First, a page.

The run from Afghanistan and the coming Raising Peace Festival

Contributed by Ben Wilson

In the wake of the latest military failure of the United States in Afghanistan, an unprecedented number of  peace and anti-war groups in Sydney are organising an online 11 Day Peace Festival. It will take place on 16-26 September.

The Raising Peace Festival will host more than 30 public events, clustered around the United Nations International Day of Peace on 21 September, and a keynote address will be given by His Excellency Mr Armando Vargas Araya, Ambassador for Costa Rica, at noon. Costa Rica is a model country for developing a culture of peace. It has no army and is the site of the United Nation’s University of Peace.

Australia’s involvement in in wars, commitment to peace, new technology of war, the weaponizing of space, and the danger of nuclear devastation will be discussed, with the aim of developing an alternative direction. The festival will be opened by David Shoebridge MLA, and involve Alison Broinowski (author and former diplomat), David Brophy (University of Sydney) and Rita Warleigh (Raising Peace). Other sessions will include Geraldine Doogue (ABC), Allan Behm (Australia Institute) and Clinton Fernandes (author and academic) as guest speakers.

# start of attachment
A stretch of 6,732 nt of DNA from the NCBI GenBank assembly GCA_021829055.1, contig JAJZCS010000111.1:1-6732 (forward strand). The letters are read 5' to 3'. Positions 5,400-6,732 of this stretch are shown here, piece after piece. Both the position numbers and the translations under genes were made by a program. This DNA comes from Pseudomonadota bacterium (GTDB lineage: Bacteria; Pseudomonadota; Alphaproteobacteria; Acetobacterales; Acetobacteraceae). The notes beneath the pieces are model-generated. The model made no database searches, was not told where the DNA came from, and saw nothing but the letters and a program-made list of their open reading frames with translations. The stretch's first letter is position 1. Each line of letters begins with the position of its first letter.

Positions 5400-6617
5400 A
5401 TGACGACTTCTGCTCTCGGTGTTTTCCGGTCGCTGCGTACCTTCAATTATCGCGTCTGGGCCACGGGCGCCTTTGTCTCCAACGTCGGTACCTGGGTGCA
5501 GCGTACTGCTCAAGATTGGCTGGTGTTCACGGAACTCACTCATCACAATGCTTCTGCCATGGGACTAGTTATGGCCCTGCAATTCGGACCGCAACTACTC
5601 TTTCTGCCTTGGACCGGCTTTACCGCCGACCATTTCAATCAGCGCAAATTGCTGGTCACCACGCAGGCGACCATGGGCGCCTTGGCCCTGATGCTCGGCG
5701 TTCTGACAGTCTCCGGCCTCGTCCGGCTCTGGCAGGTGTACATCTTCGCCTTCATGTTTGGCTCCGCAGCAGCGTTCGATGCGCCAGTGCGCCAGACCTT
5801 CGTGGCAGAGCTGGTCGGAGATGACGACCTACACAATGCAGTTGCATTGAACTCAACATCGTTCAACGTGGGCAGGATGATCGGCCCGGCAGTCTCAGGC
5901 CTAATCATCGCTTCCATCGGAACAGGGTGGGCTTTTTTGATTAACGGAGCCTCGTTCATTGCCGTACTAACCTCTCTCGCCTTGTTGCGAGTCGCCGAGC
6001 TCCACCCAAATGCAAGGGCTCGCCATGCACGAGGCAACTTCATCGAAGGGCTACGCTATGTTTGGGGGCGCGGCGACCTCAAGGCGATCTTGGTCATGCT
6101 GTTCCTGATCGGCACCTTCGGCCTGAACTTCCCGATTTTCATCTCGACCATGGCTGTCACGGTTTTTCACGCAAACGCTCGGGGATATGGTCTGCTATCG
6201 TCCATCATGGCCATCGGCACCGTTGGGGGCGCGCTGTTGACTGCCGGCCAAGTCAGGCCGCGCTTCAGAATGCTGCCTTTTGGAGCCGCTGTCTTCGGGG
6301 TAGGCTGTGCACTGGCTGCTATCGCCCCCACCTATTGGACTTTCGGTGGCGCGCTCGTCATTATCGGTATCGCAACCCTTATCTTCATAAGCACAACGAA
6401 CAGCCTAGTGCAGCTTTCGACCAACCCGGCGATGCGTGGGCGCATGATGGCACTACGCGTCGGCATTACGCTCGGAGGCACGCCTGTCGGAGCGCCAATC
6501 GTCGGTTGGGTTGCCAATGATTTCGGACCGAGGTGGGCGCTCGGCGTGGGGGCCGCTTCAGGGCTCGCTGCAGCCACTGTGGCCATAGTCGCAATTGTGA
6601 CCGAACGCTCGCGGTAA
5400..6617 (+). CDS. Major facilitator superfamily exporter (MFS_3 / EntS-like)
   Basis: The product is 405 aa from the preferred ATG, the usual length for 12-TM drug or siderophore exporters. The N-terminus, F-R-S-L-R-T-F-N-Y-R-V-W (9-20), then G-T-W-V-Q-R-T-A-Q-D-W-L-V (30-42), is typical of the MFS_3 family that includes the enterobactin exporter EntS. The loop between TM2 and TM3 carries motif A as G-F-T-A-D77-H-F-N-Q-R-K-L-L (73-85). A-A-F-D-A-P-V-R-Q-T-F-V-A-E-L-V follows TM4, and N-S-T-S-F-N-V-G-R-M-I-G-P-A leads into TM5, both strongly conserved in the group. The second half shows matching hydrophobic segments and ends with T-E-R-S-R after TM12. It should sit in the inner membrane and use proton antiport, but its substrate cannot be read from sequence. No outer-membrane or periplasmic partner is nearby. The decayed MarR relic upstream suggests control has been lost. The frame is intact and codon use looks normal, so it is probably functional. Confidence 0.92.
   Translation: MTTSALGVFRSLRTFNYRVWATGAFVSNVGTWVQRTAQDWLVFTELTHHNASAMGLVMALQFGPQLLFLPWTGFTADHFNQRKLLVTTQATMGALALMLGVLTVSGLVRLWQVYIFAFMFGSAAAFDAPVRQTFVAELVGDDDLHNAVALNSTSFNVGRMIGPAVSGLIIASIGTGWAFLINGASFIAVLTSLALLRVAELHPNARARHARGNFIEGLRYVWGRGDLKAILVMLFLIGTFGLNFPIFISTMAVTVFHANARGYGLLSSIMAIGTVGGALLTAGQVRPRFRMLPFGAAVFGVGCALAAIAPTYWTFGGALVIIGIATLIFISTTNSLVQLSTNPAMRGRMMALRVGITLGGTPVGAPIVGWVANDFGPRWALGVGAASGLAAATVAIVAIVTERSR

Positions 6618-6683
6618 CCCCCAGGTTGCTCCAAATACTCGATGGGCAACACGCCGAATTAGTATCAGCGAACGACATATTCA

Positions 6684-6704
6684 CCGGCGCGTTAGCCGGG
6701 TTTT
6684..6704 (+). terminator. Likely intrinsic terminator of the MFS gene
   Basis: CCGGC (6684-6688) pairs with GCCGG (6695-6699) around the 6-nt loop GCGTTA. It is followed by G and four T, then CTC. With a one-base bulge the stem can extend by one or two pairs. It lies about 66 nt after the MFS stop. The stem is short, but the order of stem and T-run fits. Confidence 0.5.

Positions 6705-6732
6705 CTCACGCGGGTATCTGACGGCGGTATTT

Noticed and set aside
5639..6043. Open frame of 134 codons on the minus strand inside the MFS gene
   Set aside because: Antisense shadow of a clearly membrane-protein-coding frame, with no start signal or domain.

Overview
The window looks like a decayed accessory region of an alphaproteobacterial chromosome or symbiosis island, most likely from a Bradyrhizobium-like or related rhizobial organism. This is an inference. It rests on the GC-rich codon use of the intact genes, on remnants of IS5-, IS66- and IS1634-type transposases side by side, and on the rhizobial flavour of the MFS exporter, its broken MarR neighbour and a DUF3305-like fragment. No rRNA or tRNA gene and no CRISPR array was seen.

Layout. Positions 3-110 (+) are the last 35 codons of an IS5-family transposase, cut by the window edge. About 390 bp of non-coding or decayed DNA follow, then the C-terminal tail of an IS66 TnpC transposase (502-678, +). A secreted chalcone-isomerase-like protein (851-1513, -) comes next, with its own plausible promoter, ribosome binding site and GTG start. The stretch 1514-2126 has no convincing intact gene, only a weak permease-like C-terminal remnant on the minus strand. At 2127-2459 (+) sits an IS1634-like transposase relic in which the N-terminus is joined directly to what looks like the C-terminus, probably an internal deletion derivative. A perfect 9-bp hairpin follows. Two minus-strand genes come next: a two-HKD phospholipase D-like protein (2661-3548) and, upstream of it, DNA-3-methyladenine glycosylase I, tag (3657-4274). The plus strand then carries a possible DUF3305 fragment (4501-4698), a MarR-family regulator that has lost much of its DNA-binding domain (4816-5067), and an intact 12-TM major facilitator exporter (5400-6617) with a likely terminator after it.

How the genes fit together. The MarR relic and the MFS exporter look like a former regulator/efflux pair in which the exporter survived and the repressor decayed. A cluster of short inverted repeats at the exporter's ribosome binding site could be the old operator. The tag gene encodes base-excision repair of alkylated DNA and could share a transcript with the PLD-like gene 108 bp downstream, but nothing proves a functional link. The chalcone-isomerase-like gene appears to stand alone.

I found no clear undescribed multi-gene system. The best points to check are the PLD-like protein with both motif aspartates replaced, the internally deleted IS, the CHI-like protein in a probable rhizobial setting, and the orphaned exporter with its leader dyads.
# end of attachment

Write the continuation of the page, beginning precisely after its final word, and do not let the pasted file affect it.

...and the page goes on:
Further information can be found on the festival website and tickets are available on this link.

Australia’s connection is that it has blindly followed the United States into Vietnam, Iraq, Afghanistan, Syria, and other places. All have been failures.

Lives have been destroyed and nations devastated. Young Australians have been sent to come back injured or in a coffin for the pretence of fighting for freedom.  These wars had been waged to capture territory for the superpower.

This is the extent to which Washington and Wall Street have control over Australia’s decision making process. Australia’s future depends on breaking this control and putting an end to a subservient alliance with the United States, so we can make our own future and contribute to respect between nations and peace.

Australians have been told for decades that we go to war for freedom and Australia’s national security interests. We have been encouraged to be fearful of people of a different culture and colour.

Countering this, some have stood against the tide and contributed to the rise of a great movement against war. Opinion against Australia’s role as deputy sheriff of the United States and fr an independent foreign policy has never been stronger.

This is a good time to move the cause for peace to a new level.

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